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People Management

How the world’s most successful companies bring purpose to life


To be motivated and successful one must be driven by something greater than just profits. But how do some of the world’s most recognized companies facilitate purpose and bring it to life?

The ideology that a company should be driven by something greater than just profits has a long history in business.

Talking about it, however, is the easy part. The hard part is figuring out how to make it more than just words. To bring purpose to life, it needs to be a central part of the company culture. It must represent ways to create enrichment and happiness in our work lives and to some extent also define our reason for being.

Hence, purpose most go beyond task. Being a porter at a large hospital this would redefine one’s work from transporting patients from one hallway to the other to something like improving the quality of each patient’s experience by creating better conditions for their healing. Working with gardening, the same could be exemplified with moving from the task-specific perception of one’s job as simply cutting the grass in the park to creating a pleasant place for people to relax and reflect.   

Purpose needs to embody big ambitions

While purpose based on metrics that define the company’s targets for growth, profitability or market share can be useful to create business focus, it will unlikely inspire many. It simply falls short of a compelling purpose.

Looking at the below graphics, illustrating purpose statements of some of the world’s most recognized companies, it is interesting to see how none of these statements are driven by hard metrics, but rather rely on how each of them can contribute to making the world a better place.

Considering the graphic above, the purpose statements of all companies mentioned embody big bold ambitions.

Conversely, a company can state that its purpose is to work for the universal good by allowing everyone to experience what few may have. Google, IKEA, Kingfisher, Tata and Uniqlo are only few of the companies working with universalization in their statements. Kingfisher and IKEA are driven by helping millions of people worldwide improve their homes, while TATA strives to get the underprivileged to enjoy what the privileged enjoy.

In its early incarnation, Google was not necessarily working towards becoming the world’s largest search engine. Their main purpose back then was to let people benefit from searching the web freely.

Another example can be drawn from companies working with innovation as part of their purpose. These companies want to go where no company has gone before. With their purpose, Samsung as an example strives to give you the freedom to take journeys; discover new experiences; to take charge of your world.  They fulfil this by being relentless in their pursuit of discovery and innovation, creating services and technologies that empower.

Other purpose statements include doing business in a responsible way or treating stakeholders and workforce with integrity and authenticity.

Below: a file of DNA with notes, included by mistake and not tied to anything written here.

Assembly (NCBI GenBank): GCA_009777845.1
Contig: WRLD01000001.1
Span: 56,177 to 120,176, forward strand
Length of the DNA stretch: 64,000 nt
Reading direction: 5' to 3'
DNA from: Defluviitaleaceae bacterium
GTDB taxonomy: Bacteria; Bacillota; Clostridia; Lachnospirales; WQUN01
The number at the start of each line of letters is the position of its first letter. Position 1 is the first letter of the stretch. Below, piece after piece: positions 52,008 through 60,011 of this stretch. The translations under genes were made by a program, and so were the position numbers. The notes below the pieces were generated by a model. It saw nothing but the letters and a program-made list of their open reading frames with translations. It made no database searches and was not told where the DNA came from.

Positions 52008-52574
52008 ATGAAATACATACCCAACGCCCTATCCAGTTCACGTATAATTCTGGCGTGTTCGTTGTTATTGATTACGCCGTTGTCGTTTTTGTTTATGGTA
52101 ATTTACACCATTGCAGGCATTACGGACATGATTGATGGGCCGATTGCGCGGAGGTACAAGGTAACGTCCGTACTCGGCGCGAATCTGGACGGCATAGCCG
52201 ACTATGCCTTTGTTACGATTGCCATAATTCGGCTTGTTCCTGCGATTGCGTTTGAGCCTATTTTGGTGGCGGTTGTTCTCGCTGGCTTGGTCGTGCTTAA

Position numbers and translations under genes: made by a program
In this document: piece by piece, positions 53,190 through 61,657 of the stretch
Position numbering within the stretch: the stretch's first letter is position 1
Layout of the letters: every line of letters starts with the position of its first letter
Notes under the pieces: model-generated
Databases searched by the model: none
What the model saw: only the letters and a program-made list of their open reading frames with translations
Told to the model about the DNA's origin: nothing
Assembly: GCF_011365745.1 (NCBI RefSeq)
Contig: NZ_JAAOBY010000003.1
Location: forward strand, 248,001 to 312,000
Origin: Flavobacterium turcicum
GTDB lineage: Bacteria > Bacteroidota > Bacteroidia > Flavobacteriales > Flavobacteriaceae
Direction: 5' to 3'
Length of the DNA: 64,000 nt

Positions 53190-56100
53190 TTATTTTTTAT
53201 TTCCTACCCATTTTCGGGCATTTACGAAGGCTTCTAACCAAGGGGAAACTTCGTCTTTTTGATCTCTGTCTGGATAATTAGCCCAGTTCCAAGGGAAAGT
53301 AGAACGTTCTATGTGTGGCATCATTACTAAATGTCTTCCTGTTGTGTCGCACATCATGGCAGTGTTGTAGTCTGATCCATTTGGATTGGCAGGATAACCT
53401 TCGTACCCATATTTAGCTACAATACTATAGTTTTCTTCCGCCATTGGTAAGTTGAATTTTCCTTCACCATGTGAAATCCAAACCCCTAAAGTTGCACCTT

Purpose needs to be anchored in corporate culture

In order for purpose to be effective, it needs to be anchored in corporate culture. Companies such as Google, Apple and Starbucks are just few of the companies doing great job anchoring purpose throughout the whole corporate culture. And doing so is for a great reason. A strong corporate culture is the solution to the often occurring problem of incomplete contracts or imperfect incentives

Contracts for the matter of fact are always incomplete. At its core a company is a network of contracts with all of its stakeholders. No matter if these are owners, managers and workers. The company is responding rationally to incentives that produce organisational and wider benefits.

These incentives can account for price signals, hoped-for reward, fear of the costs of failure and so on.

Despite declaring a dedication to customer service in contracts, an individual worker may be tempted not to go the last mile and cheat on this commitment.

The other thing is that not everyone has the same interest in a good outcome. People in different positions may have different short-term advantages of not keeping their promises or simply disguising the truth of matters to their shareholders.

Through a strong corporate culture however, stakeholders are encouraged to internalise the behaviours firms want to create and sustain. Here purpose is the means to create such a corporate culture of integrity – indispensable to any business success.

Hence, the companies that ground their strategy with a view to promoting wider societal purpose have a compass for their strategy that competitors cannot readily emulate.

For it to be effective the purpose and the care must be genuine and reinforced throughout the whole network of interrelations.

Only this way, companies can build connections, opportunities and loyalties not available for others and ultimately create the best-in-class business case.

Learn more about, how to lead with purpose. Read our recent blog post: Traits of effective leadership? It’s driven by purpose or discover how we at ISS work with purpose through our Apple initiative in this blog post.

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